(WXYZ) — President Donald Trump often places blame for the rise in COVID-19 case numbers on high rates of testing.
However, state health officials say that testing alone does not account for Michigan's spike in case rates.
Chief Health Editor Dr. Partha Nandi says if we compare September to October, the numbers are extremely different. The state of Michigan conducted just over 813,000 tests between Sept. 1 and Sept. 26. Whereas that same time frame in October, there were over 1 million tests conducted. So that translates into a 23% increase in testing.
When we look at the actual number of cases that were positive - from Sept. 1st through Sept 23rd - we had close to 15,800 cases of COVID-19. And when you compare that same time frame in October, the numbers skyrocketed to just over 29,000. That means the proportion of tests that were positive jumped by a whopping 87%. That’s a huge spike! So not only are more people seeking tests, but more of the test results are turning up positive, meaning that there is a real increase in the spread of the virus in our communities.
There are several reasons why case numbers are going up. There are more young people getting sick especially now that many schools and universities are having in-class teaching. In fact, as of Monday, there were 30 new outbreaks in schools, and 29 of them were in grades K through 12. Besides educational settings, there are cluster of cases happening in workplaces, long-term care facilities, and religious gatherings. There are also reports of community-acquired cases and cases linked to social gatherings.
We are seeing a rise in both hospitalizations and deaths. This is not surprising because once the numbers go up, so do hospitalizations. And hospitalizations are often followed by an increase in deaths. Let’s do another comparison between September and October. On Sept. 26, there were 503 people hospitalized in Michigan. On Oct. 26th, we had just over 1,400. Looking at deaths, September had 289 people pass from COVID-19. So far, October has almost 450 deaths. So the spike in numbers in such a short amount of time makes me very concerned. Now is the time for everyone to do their part. So that we can slow down the spread. Please be vigilant in wearing masks, washing hands, disinfecting, and physically distancing from those not in your household.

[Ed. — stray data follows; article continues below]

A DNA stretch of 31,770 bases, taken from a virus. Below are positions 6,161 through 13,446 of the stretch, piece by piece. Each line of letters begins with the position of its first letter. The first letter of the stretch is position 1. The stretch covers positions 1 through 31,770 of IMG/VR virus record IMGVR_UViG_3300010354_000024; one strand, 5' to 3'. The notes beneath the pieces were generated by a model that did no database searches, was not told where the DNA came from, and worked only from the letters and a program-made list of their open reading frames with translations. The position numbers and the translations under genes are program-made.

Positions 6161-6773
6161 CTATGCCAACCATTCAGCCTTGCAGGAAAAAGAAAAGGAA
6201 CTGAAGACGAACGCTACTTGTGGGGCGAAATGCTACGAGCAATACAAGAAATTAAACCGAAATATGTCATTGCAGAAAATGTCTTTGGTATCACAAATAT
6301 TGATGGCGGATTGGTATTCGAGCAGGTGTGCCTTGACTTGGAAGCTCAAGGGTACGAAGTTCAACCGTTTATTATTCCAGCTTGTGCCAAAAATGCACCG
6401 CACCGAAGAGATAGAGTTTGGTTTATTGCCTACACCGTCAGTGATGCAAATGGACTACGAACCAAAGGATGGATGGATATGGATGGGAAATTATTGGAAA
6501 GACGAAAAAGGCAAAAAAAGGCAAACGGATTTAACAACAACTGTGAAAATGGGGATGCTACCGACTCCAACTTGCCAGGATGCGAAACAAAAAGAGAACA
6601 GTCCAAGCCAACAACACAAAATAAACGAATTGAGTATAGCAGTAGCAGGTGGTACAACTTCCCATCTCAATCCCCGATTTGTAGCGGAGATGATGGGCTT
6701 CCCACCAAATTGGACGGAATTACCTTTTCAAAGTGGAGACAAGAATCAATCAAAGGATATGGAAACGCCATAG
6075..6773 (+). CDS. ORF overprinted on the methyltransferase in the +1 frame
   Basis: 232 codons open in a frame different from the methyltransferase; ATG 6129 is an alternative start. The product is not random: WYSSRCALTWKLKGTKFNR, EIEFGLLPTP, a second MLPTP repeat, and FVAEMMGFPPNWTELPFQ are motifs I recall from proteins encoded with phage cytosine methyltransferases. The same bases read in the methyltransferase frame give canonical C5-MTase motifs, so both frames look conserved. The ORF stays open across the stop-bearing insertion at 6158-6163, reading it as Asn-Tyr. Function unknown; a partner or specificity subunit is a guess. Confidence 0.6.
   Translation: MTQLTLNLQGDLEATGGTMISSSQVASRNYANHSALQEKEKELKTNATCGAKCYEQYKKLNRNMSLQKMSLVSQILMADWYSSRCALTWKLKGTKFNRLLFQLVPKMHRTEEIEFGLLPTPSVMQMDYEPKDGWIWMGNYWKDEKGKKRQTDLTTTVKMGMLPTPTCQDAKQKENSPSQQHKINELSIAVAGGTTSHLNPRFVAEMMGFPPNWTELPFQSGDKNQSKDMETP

Additional Coronavirus information and resources:
Click here for a page with resources including a COVID-19 overview from the CDC, details on cases in Michigan, a timeline of Governor Gretchen Whitmer's orders since the outbreak, coronavirus' impact on Southeast Michigan, and links to more information from the Michigan Department of Health and Human Services, the CDC and the WHO.
View a global coronavirus tracker with data from Johns Hopkins University.
See complete coverage on our Coronavirus Continuing Coverage page.
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